Novak Djokovic: Could He Possibly Be as Good in 2012 as He Was in 2011?
Novak Djokovic is having in 2011 what many are considering to be the best season ever played by a tennis professional.
He has won 10 titles—including three out of the four Grand Slams and five Masters 1000—accounting for an amazing 64-3 win-loss record.
He is the man of the hour, and the eyes of the tennis world are on him. But the big question for 2012 is this: Will Djokovic repeat the success he had in 2011?
The greatest challenge is that only part of what is necessary for him to be as successful next year is in his hand, while other important ingredients may not be.
Tennis is a tough sport and performing at the highest level is even tougher. It takes a lot of wins to build the level of confidence that Djokovic has now, but it may take only one defeat to ruin it all.
Let’s take a look at some issues that will impact Novak Djokovic’s 2012 season and how he will have to deal with them.
Issue No. 6: His Health
Djokovic’s style of play is physically demanding. His matches take a lot out of him and he needs time to recover.
After the 2011 US Open, Djokovic had health issues and was forced to retire from his Davis Cup match against Argentina. He also had to pull out of Shanghai.
The question is whether or not his body will be able to hold up to another brutally physical season is a valid one.
Issue No. 5: The Pressure of Being the Top Ranked Tennis Player on the Planet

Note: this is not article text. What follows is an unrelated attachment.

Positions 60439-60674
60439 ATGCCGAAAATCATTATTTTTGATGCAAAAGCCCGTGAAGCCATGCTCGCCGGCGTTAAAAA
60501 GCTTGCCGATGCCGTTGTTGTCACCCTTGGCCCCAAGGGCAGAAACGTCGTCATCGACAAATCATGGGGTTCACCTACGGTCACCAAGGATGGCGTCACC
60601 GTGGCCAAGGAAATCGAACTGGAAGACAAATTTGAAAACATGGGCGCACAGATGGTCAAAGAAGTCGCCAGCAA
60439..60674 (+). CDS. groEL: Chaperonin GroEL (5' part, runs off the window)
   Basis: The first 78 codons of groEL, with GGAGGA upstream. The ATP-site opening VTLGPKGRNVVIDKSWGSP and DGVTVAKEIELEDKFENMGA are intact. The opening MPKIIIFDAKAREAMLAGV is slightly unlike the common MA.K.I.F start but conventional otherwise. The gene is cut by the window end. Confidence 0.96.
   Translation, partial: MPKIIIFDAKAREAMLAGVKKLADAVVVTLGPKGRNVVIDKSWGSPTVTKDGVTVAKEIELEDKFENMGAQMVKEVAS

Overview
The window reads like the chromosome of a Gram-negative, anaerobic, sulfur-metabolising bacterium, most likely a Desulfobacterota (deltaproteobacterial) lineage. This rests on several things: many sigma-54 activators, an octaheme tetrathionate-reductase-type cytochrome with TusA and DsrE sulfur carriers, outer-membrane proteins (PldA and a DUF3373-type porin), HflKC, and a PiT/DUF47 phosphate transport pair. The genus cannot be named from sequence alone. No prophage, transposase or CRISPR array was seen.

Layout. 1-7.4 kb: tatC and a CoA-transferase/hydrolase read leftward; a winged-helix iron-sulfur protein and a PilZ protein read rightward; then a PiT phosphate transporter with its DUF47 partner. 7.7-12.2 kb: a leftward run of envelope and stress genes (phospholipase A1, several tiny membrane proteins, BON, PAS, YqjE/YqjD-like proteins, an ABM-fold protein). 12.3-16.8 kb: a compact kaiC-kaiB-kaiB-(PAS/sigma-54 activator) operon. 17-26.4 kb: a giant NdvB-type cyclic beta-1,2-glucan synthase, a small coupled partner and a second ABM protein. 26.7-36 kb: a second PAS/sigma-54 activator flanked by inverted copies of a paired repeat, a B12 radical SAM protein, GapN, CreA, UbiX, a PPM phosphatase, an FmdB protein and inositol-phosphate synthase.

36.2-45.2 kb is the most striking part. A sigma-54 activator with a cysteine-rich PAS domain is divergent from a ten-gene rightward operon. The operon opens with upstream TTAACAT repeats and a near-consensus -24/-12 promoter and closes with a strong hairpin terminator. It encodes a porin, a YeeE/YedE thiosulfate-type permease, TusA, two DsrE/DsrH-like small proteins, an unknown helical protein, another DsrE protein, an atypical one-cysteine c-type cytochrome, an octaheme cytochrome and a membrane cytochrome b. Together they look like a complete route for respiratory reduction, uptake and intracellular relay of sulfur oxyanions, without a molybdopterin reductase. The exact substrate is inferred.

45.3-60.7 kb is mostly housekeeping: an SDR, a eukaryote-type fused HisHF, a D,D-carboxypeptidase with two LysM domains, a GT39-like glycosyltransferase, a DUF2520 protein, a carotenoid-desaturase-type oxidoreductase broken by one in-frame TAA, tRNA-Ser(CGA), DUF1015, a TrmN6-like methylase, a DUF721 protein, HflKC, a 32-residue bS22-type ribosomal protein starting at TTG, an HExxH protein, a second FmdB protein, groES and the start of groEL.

A common agreement among the few ATP tour players who have been ranked number one is that it is much easier getting to the top spot in the rankings than it is to remain on top for a long time.
There are 25 players that occupied this spot since the ATP created the current ranking system in 1973, but only 11 of them have held it for longer than one year.
Novak has been number one in the world for sixteen weeks so far, and will have a lot of points to defend starting in January of 2012.
Issue No. 4: The Pressure of Repeating His 2011 Performance
Since Dokovic’s performance was so remarkable in 2011, people will expect him not only to hold the No. 1 spot in the rankings, but also to have a comparable 2012.
Different from the mathematical pressure of holding the top of the ranking by defending points, this issue is based on intangibles. It also may be a harder issue to overcome as it deals with the people’s and the media’s perception and expectations.
This one is completely out of the Serbian’s control.
Issue No. 3: Roger Federer
Although the great Swiss is on the latter part of his career and recently lost third place in the rankings to Andy Murray, Federer was the only real threat to Novak Dokovic in 2011.
Roger beat Novak in the semifinal of the French Open and miraculously did not upset him again in the semifinal of the US Open.
Expect Roger Federer to step up in 2012. He is still motivated, far from being done, and should represent a great challenge to Novak.
Issue No. 2: Andy Murray
Andy Murray is having a great latter part of the season. That should be a springboard for him to start 2012 with confidence.
Now among the top three players in the world, he is the one who has the most to prove and this should happen sooner than later.
He is talented and willing to put the effort it takes to get to the top. Help in the form of "real coaching" should be mostly welcomed.
Djokovic and Murray's head-to-head record is 6-4 in the Serbian’s favor. They should provide some entertaining encounters in 2012.
Issue No.1: Rafael Nadal
The Spaniard should, by far, represent the greatest threat to Novak’s dominance in 2012.
Although Djokovic won the last six matches, Nadal still has the edge in the head-to-head battles, winning 16 of the 29 match-ups.
Apart from statistics, Rafael Nadal is too competitive and will not settle for the way things are between the two players.
Expect Rafa to bounce back and find a way to make things more competitive for Novak in 2012.